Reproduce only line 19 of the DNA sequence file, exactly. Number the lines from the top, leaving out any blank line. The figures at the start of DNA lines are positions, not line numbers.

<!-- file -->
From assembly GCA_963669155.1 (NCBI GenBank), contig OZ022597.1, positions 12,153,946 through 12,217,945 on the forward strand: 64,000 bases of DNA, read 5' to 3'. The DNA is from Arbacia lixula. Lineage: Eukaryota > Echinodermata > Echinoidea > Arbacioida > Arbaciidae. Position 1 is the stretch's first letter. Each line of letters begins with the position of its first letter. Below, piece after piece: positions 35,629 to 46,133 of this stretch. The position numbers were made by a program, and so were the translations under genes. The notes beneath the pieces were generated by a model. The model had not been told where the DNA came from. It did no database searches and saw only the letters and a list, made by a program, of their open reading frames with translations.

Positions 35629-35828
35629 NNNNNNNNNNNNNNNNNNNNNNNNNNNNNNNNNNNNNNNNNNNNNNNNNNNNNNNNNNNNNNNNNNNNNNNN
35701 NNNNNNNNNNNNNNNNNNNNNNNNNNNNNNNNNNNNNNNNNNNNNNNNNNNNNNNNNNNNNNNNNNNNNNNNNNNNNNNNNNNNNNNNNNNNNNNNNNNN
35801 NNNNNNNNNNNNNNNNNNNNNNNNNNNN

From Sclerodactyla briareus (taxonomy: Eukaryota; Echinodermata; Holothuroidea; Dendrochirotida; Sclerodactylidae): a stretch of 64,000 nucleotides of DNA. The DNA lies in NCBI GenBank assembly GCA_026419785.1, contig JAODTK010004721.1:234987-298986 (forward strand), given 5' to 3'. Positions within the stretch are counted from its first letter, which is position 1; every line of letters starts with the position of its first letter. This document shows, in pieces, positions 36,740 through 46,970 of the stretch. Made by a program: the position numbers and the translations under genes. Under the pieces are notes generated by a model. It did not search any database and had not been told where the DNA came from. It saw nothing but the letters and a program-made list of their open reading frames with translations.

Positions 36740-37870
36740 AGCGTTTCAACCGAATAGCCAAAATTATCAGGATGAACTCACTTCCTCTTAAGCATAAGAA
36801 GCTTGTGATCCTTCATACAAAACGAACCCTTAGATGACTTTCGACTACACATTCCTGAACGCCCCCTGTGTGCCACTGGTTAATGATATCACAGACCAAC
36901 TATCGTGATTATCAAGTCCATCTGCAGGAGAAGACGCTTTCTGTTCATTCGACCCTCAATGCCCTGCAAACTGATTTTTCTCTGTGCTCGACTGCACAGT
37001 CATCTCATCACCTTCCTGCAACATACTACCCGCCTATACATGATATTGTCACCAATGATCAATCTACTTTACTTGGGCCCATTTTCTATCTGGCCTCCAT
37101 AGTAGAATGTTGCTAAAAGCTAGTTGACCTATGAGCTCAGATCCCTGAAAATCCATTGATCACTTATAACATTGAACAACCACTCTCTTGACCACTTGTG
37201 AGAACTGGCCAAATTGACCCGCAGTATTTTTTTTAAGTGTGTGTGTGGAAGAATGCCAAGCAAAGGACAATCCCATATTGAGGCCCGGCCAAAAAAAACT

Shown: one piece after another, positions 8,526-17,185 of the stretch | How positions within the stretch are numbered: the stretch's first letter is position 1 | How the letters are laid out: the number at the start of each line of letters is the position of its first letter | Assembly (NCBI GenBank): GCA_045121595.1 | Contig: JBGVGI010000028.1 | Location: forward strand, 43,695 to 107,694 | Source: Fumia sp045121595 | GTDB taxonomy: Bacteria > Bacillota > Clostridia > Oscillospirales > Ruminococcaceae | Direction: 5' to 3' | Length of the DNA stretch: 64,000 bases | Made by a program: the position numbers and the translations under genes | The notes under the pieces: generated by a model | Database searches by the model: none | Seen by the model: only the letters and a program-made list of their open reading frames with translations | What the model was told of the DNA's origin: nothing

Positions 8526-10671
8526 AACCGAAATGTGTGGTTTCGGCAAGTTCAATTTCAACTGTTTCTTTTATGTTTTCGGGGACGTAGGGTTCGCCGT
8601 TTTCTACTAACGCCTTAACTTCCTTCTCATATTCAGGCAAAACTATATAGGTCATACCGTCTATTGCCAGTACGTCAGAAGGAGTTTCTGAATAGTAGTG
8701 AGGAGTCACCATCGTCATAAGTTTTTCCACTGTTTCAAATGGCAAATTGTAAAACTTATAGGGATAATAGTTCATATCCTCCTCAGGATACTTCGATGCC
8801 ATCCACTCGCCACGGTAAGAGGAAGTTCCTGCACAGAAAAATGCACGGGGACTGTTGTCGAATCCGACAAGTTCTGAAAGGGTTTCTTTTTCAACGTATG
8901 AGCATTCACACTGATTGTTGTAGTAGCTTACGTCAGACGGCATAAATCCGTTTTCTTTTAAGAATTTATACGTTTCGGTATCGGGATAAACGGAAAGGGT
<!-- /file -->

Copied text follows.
8801 ATCCACTCGCCACGGTAAGAGGAAGTTCCTGCACAGAAAAATGCACGGGGACTGTTGTCGAATCCGACAAGTTCTGAAAGGGTTTCTTTTTCAACGTATG